This article is part of Football FanCast’s The Chalkboard series, which provides a tactical insight into teams, players, managers, potential signings and more…
Christian Eriksen turned in a genuinely appalling performance on Sunday as Tottenham Hotspur lost to Liverpool at Anfield.
The Denmark international was restored to the starting XI after missing the Premier League draw with Watford and also the 5-0 Champions League win over Red Star Belgrade.
However, he failed to make any sort of impact on Merseyside.
He had one shot on goal, per WhoScored, and touched the ball a total of 36 times; only Harry Kane and Harry Winks had fewer touches of the Spurs players who started the game.
Eriksen also failed to complete a key pass and had a pass completion rate of 62% from 26 total passes. That means just 16 passes were accurate.
Playing on the right side of an attacking trio that also comprised Kane and Son Heung-Min, Eriksen did not complete a dribble, nor did he make a tackle or win an aerial duel. He was dribbled past once, took two corners, neither of which were accurate, and was dispossessed twice.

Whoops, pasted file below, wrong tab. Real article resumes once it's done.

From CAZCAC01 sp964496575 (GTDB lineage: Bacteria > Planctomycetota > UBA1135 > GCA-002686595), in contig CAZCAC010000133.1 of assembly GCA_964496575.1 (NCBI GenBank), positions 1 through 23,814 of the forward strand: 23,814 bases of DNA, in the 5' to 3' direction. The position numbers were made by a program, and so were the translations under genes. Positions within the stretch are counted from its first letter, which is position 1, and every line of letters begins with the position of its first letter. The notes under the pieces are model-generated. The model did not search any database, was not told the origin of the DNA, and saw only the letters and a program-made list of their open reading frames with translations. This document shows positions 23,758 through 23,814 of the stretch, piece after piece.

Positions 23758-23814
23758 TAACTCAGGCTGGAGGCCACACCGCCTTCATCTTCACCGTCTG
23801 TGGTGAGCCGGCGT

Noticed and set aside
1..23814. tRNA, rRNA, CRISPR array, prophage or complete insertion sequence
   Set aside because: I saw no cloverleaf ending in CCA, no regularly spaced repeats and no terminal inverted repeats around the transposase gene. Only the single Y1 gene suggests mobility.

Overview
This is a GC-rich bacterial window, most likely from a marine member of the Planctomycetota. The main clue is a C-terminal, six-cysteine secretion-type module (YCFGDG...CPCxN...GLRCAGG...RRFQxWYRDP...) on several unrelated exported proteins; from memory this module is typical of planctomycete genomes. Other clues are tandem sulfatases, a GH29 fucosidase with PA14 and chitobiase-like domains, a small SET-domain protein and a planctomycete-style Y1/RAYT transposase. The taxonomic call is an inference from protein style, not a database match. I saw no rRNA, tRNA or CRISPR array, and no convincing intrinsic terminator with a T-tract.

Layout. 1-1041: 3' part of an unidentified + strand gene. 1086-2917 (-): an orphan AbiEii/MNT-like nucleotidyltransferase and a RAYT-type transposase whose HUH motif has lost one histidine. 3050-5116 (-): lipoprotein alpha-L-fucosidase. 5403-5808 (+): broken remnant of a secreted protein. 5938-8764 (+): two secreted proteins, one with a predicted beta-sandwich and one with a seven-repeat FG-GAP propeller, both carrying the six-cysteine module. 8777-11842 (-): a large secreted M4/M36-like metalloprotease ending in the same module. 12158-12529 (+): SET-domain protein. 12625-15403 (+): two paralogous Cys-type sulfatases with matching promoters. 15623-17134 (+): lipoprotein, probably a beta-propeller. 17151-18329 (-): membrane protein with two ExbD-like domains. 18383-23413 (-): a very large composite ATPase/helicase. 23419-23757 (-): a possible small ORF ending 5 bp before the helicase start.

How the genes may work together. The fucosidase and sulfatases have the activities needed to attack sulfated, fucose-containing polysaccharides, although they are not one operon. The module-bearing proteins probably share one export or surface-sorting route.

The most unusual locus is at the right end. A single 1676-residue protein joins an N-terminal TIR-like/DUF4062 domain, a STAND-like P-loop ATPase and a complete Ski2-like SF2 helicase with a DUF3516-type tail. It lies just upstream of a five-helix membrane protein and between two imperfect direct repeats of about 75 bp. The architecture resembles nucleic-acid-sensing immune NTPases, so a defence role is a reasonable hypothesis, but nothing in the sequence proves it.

One has to ask what Mauricio Pochettino was watching.
Eriksen was tasked with tracking Andrew Robertson throughout the game but struggled to do that, as the Scot completed two dribbles and registered two key passes.
The Spurs ace also failed to impact the game in the final third, as evidenced by his lack of a single key pass.
The situation becomes all the more strange when one considers that both Lucas Moura and Giovani Lo Celso were sat on the bench.
Either could have offered a more effective attacking option than a player who was being frozen out of the game.
Pochettino, though, brought them on after the 80-minute mark, replacing Eriksen with Lo Celso with two minutes left, when Spurs had surrendered their lead earned through Kane’s first-minute header and with the game slipping away.
That he left Eriksen on until the 88th minute, really, is nothing short of a disgrace and sends out one message to the rest of the team: mediocrity is tolerated.